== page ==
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Actor Brian Cox: I went into survival mode after my father’s death

The Hollywood star spoke on Desert Island Discs.

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Brian Cox on Desert Island Discs (BBC Radio 4/Amanda Benson/PA)

Brian Cox on Desert Island Discs (BBC Radio 4/Amanda Benson/PA)

Brian Cox on Desert Island Discs (BBC Radio 4/Amanda Benson/PA)

Actor Brian Cox has said he went into “survival mode” following the death of his father from pancreatic cancer.

The star of HBO’s Succession, 73, was eight when his mill worker father died, three weeks after being diagnosed with the disease.

Speaking on Radio 4’s Desert Island Discs, the Scottish actor told how his mother suffered a breakdown and the family were left in debt.

Good Omens premiere – London
Brian Cox (Kirsty O’Connor/PA)

Cox said: “We were left with debts and my mum had a breakdown. It all just went belly up. It was horrific.

“I just went into survival mode. That’s what has sustained me throughout my life and with this present (coronavirus) crisis, I am currently in survival mode.”

The Dundee-born star said his life-long coping mechanism was to keep in touch with his younger self.

He told Desert Island Discs host Lauren Laverne: “You keep in touch with yourself. You keep in touch with your inner person. You keep in touch with that wee boy.

“I teach drama and I always say to my students, ‘Always carry a picture of yourself as a child because that’s who you are’.

“Never forget it. That wee person is who you are – that person of wonder, that person of amazement, that person of joy, is who you are.

“The rest is just propaganda you have had to deal with.”

The actor, whose film roles include Manhunter, The Bourne Identity and Troy, said he always carried a photo of himself as a young boy, sat atop a high chair with a “gorgeous smile”.

“It’s a fantastic reminder and it keeps you straight,” he said.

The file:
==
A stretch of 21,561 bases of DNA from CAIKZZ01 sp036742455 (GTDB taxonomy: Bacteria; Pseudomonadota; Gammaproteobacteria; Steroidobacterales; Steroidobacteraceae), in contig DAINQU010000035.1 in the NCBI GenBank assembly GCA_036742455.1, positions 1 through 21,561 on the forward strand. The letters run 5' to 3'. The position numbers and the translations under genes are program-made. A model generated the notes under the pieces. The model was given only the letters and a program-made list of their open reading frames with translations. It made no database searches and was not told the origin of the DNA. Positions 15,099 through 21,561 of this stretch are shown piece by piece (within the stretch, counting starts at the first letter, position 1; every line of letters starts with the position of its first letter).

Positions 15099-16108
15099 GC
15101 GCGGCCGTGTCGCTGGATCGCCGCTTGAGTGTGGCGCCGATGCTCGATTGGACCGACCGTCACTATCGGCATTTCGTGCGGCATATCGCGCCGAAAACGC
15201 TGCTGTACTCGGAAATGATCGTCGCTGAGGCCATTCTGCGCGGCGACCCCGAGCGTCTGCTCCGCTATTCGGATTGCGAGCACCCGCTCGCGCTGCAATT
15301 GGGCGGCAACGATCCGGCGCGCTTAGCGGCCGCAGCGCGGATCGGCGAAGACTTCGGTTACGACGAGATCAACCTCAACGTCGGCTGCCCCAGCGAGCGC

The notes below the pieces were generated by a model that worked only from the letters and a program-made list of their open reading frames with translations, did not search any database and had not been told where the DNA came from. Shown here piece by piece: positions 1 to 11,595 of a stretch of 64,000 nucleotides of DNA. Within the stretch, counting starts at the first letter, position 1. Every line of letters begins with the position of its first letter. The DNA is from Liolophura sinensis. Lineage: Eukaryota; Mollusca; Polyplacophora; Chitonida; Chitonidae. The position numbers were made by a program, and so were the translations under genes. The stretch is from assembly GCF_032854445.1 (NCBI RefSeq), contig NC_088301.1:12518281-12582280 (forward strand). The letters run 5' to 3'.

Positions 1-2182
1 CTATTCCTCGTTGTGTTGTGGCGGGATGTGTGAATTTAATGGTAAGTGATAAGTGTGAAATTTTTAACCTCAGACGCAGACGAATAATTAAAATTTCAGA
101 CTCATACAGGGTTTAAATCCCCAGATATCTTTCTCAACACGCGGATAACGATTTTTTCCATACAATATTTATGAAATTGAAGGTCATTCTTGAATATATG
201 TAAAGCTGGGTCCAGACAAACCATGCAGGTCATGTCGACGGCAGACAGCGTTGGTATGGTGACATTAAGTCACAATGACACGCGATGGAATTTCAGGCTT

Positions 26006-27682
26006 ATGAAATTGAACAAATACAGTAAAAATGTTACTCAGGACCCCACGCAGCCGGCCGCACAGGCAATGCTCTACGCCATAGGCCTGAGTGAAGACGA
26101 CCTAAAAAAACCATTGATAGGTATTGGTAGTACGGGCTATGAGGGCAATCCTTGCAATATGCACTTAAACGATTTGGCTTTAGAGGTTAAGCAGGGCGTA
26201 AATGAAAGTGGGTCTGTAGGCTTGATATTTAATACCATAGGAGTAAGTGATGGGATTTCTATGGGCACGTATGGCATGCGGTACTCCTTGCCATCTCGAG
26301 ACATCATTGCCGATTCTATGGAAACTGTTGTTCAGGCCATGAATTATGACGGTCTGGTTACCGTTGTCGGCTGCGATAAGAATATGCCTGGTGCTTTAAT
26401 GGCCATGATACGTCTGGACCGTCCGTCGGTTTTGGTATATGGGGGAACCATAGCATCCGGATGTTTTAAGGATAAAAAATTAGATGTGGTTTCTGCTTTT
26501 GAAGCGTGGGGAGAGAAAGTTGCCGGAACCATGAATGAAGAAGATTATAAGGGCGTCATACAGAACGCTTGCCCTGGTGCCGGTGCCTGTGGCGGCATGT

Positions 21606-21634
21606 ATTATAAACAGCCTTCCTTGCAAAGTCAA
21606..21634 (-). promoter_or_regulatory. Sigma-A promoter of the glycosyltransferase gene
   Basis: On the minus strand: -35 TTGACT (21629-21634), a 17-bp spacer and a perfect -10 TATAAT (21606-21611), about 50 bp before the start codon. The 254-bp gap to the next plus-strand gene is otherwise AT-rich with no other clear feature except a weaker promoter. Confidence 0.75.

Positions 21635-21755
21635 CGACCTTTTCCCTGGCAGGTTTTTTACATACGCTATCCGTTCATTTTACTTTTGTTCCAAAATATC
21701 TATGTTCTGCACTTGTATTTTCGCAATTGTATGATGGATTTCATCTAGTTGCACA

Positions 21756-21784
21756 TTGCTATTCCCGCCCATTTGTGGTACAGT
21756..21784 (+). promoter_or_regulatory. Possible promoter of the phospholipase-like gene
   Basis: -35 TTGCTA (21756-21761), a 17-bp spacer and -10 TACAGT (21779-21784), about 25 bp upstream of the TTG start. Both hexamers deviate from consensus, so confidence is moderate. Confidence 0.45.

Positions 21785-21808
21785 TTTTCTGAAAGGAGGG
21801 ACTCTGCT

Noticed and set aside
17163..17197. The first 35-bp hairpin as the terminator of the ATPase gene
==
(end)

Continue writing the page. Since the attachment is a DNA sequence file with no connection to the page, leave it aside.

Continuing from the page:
Brian Cox and Lauren Laverne on Desert Island Discs (BBC Radio 4/Amanda Benson/PA)

Cox, the youngest of five siblings, also discussed his family’s financial struggles following the death of his father.

“I have always had issues about money because we didn’t have any,” he continued.

“When my mum came out of hospital finally and she got a small job, she mainly lived off the widow’s pension.

“The pension would come on a Friday and sometimes on a Thursday night, not always but sometimes, we wouldn’t have any food.

“I would go across to the local fish and chip shop and I would get batter bits from the back of the pan, and that would be our tea for Thursday night.

“It sounds cliched but it’s true. It instils in you a sense of value of stuff. I am a bit cautious. I can be a bit parsimonious at times.”

The Hunter Foundation dinner � An Evening with Sir David Attenborough
Actor Brian Cox stars in Succession (Jane Barlow/PA)

Cox won a Golden Globe for his portrayal of Succession’s central ageing media magnate Logan Roy, and said people often requested he deliver Roy’s four-letter catchphrase.

He said the most bizarre example of this had occurred during a meeting of the Me Too movement in the US.

“It was at a Me Too meeting with Ronan Farrow and it was very serious,” he said.

“I was invited by the actress Rosanna Arquette. She was having this book launch so I went along.

“As it ended I suddenly found myself surrounded by a lot of ladies.

“Not all of them, I don’t want to exaggerate, but maybe one, maybe two, did ask me the inevitable – could they video me telling them to eff off?

“And I said,’Is that really appropriate at a Me Too meeting’. But I think that is also to do with the confusion we live in at the moment.

“It’s also what the series is about. People, they love the naked ambition of somebody like Logan but at the same time they go, ‘Oh, we love to hate him’.

“But actually, they love to love him as well. It is kind of complex.”

Cox said he was similar to Roy in the sense that both of them “flirted with misanthropy”.

He said he did not expect to see his sister, who lives in a care home in Aberfeldy in Scotland, on her upcoming 90th birthday due to the coronavirus outbreak.

“My sister has now gone into a care home near Aberfeldy so hopefully she is going to be fine,” he said.

“Her 90th is coming up any day. Unfortunately, I won’t be able to get back for it because of the restrictions. But it’s God’s country. It’s beautiful. There is nowhere like it. It’s just incredible.”

For his discs, he chose Johnny Cash’s cover of Simon and Garfunkel’s Bridge Over Troubled Water, The Beatles’ Get Back and Joni Mitchell’s 2000 re-recording of Both Sides, Now.

Hear the full interview on BBC Sounds and BBC Radio 4 on Sunday at 11.15am.

PA